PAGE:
Microsoft and Red Hat are expanding their existing partnership around Windows Server with more hybrid-container support for enterprise users.
On August 22, the two companies said they would be making available native support for Windows Server containers on Red Hat's OpenShift Container Platform, Red Hat OpenShift Dedicated on Azure and SQL Server on OpenShift.
Red Hat OpenShift, Red Hat's container application platform, is built from Kubernetes and meant to support both Linux and Windows workloads in a single platform. This capability, which Red Hat demonstrated in May 2017, will be available as a technology preview in Spring 2018 with Windows Server support.
Until late 2015, Red Hat was noticeably absent from the list of Linux distributions that Microsoft supported on Azure. (Others already there at that time included Ubuntu, CentOS, Oracle Linux, SUSE Linux Enterprise and openSUSE.) Microsoft and Red Hat ended up finally announcing a deal -- which involved a patent agreement between the two companies -- in November 2015.
Last year, the pair demonstrated SQL Server running on Red Hat Enterprise Linux. Red Hat Enterprise Linux is one of the flavors of Linux on which the coming SQL Server 2017 database will run once it's generally available (which is expected to be very soon).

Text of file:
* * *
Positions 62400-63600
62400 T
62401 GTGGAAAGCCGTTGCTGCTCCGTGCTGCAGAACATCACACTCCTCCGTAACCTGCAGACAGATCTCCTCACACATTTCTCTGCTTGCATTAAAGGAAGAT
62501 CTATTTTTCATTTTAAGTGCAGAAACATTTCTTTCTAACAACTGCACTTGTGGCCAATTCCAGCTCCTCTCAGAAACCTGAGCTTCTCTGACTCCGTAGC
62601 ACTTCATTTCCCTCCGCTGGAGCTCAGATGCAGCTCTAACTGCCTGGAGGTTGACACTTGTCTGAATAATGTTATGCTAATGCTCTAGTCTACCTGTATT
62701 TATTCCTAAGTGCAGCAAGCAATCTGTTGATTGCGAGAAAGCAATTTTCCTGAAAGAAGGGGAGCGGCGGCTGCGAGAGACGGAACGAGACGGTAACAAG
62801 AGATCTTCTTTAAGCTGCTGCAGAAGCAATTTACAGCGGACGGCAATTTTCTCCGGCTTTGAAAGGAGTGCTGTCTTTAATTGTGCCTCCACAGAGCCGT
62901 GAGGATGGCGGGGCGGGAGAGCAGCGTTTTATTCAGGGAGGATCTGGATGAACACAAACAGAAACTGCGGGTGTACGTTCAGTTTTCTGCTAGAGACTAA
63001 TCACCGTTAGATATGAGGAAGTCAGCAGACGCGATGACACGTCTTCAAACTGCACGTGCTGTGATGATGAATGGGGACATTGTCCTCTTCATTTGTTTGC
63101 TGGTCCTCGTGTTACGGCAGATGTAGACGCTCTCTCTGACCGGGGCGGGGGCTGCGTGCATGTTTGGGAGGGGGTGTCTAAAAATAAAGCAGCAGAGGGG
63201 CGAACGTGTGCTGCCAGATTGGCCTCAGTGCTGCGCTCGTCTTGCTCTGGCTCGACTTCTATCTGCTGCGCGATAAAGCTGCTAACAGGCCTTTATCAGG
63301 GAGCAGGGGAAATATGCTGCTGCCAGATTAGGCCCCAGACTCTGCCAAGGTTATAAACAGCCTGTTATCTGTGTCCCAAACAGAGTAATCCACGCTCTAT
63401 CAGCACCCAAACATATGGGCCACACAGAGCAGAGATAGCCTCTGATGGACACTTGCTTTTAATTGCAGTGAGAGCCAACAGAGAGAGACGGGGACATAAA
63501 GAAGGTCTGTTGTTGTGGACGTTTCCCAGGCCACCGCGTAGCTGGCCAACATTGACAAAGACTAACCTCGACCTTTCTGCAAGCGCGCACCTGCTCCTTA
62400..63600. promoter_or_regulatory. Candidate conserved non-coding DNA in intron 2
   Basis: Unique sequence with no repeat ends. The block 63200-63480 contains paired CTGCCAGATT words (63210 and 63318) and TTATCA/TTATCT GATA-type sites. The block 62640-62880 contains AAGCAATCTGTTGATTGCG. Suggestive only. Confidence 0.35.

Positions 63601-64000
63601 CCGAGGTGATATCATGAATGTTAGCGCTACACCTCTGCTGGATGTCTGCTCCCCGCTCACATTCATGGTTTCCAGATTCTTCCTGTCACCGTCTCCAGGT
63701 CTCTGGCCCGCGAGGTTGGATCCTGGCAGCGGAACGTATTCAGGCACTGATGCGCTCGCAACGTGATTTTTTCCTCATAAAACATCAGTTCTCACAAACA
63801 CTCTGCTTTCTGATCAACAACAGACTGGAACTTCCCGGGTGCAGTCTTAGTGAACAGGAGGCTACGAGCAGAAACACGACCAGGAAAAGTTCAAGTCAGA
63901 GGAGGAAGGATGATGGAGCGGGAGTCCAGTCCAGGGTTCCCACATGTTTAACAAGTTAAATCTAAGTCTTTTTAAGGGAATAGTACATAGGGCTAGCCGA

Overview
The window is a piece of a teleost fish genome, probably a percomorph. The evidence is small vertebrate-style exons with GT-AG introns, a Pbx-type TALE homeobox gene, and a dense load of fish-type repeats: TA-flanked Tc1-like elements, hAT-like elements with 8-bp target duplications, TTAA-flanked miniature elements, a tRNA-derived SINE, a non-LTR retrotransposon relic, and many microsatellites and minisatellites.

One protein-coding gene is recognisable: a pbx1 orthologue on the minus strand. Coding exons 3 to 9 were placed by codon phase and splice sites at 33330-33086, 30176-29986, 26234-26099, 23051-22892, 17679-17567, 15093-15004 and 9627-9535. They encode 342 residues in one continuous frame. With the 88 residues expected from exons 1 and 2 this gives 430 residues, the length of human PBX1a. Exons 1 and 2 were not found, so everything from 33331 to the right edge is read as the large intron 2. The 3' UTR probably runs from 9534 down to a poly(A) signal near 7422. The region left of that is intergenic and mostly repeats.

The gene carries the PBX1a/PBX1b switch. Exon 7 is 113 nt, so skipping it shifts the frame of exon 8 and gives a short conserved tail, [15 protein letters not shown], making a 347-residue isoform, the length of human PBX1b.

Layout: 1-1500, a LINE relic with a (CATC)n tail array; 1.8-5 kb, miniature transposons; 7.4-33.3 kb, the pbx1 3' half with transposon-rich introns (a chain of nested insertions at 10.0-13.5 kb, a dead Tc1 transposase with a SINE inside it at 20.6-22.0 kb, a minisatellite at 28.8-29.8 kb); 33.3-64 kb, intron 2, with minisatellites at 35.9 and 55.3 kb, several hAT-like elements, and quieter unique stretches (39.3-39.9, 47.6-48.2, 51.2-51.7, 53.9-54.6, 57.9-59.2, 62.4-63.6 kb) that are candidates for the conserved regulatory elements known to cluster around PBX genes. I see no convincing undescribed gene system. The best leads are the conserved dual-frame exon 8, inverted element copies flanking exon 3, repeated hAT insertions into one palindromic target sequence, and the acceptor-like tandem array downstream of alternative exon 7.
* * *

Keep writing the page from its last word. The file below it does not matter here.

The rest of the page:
Red Hat OpenShift Dedicated on Azure will be available in early 2018. And SQL Server for Red Hat Enterprise Linux and Red Hat OpenShift, which will be jointly supported by the two companies, will be generally available this Fall, Microsoft officials said today.
Red Hat and Amazon announced joint support for OpenShift and a deal to align Red Hat Enterprise Linux and AWS earlier this year.
Update: Red Hat also announced today, August 22, that it is now supporting .NET Core 2.0 across its portfolio. Microsoft made .NET Core 2.0 generally available last week.
Previous and Related Coverage
The public AWS cloud will meet the private OpenShift cloud in Amazon and Red Hat's newest cloud plan. In addition, Red Hat and Amazon will be co-ordinating Red Hat Enterprise Linux and AWS releases.
Microsoft is adding Red Hat Enterprise Linux to the list of Linux distributions supported natively on its Azure cloud platform. The pair are collaborating on middleware and developer technologies, as well.
Microsoft is making available its first public near-final Release Candidate for its SQL Server 2017 database, which will run on both Linux and Windows Server.